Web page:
Met Police fight gang crime by banishing 'glamour'
The Metropolitan Police has launched an initiative aimed at tackling gang crime in the capital. But why have Scotland Yard chiefs decided not to name the gangs they are targeting?
The £60m earmarked for the Met's new anti-gangs initiative is not new money and the 1,000 officers working on it will not be newly-recruited personnel.
It is more an exercise in reprioritising gangs and sharpening the focus. Think of it as Operation Trident Extra.
Operation Trident has been targeting gun crime in London since 2000 and Det Ch Supt Stuart Cundy says it is a "trusted and feared brand" which has had "phenomenal success".
Trident is the "Met's response to gun related activity occurring within London's communities".
It was originally set up to tackle "gun related murders within the black community" but later expanded to investigate and prevent gun crime in general.
So the Trident brand is being used to spearhead the new initiative which will seek to use existing resources in a more intelligent way.
But the police are conscious the gangs have their own distinctive brands that can be particularly alluring to young people.
So at the briefing to launch the initiative, there was no mention of London's notorious gangs such as the TMD (Tottenham Man Dem) or MDP (Money Drugs Power).
I asked why the Met was not following US police practice by identifying any of London's 250 gangs - 62 of which it describes as "high harm" - by name.
Assistant Commissioner Mark Rowley said: "In American cities they have gangs which have in some cases been in existence for generations. UK gangs are less established."
Commander Steve Rodhouse added: "Because the gangs seek respect from each other we do not intend to do anything that seeks to glamorise them or put them on a pedestal."
The Met is keen to nip gangs in the bud before they put down roots, which will be much harder to dig up.
So it is a deliberate decision not to follow the example of the Los Angeles Police Department who identified exactly who they would be coming after when they started a similar initiative.
In 2007 LAPD chief Bill Braxton and Mayor Antonio Villaraigosa unveiled a new crackdown on gangs and named the 11 "worst gangs", including the Grape Street Crips and a notorious Latino gang, the Mara Salvatruncha, or MS-13.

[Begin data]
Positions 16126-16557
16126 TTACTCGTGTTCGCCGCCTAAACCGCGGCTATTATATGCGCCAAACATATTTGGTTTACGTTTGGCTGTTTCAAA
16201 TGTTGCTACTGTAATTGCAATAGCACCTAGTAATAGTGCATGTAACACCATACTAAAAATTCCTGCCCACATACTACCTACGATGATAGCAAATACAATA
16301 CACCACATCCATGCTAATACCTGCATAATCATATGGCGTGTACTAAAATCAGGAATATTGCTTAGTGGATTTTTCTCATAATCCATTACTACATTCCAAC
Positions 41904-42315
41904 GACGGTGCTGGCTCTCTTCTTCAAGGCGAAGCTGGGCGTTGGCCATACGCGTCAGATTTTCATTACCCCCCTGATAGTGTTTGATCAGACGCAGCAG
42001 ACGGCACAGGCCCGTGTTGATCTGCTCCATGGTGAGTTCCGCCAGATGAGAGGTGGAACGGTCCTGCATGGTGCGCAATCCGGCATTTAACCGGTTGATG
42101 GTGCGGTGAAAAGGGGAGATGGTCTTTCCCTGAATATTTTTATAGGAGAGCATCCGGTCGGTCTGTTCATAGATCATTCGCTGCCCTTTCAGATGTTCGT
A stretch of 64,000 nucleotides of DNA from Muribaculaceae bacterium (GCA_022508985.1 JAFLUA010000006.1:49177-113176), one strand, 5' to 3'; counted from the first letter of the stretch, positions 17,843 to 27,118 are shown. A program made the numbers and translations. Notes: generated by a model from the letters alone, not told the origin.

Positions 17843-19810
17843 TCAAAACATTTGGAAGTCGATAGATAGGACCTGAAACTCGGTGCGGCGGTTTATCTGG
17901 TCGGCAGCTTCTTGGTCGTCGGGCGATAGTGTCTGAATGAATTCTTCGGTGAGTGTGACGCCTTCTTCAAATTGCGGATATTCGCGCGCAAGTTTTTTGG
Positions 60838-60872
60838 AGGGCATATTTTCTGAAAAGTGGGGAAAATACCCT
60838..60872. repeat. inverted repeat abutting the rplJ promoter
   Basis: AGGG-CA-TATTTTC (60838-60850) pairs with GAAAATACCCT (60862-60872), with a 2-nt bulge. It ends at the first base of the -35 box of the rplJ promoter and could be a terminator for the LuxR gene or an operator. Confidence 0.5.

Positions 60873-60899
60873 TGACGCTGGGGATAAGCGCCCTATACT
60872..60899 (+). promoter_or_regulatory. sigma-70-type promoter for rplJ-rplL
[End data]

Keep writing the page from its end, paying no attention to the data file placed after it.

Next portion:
The man leading London's the new strategy, Det Ch Supt Cundy, is a detective who has built a solid reputation by leading the successful investigations into the murder of aspiring model Sally Ann Bowman in 2005 and the £40m Graff's diamond robbery in 2009.
Since 2010, he has been in charge of Operation Trident and he has now been tasked with driving down levels of gang crime.
Det Ch Supt Cundy said: "In areas like Hackney we have good intelligence (on gangs) and we need to replicate that in other areas. Some gangs are based on postcodes. Others are much more than that."
He said: "We need to do more to divert young men from gangs but there is also a growing percentage of young women involved in gangs. Some are coerced and are vulnerable."
As part of the new strategy, gang members will be offered ways out of the gang culture. But if they refuse, the police plan to come down hard on them.
So there will be more "call-ins" like the one in Enfield last month where members of the Get Money Gang (GMG) were brought to court and given a chance to eschew gang membership.
Councils across London, along with voluntary groups like the St Giles Trust, are able to offer support and encouragement for young people leaving gangs.
Det Ch Supt Cundy has been told by the Met Police Commissioner, Bernard Hogan-Howe, to deliver a "major reduction in gang violence", similar to what Mr Hogan-Howe himself achieved while in charge of Merseyside Police.
And it seems his key tactic is to prevent "embryonic" gangs in London becoming established brands, like the MS-13, the Latin Kings, Bloods and the Crips in the US.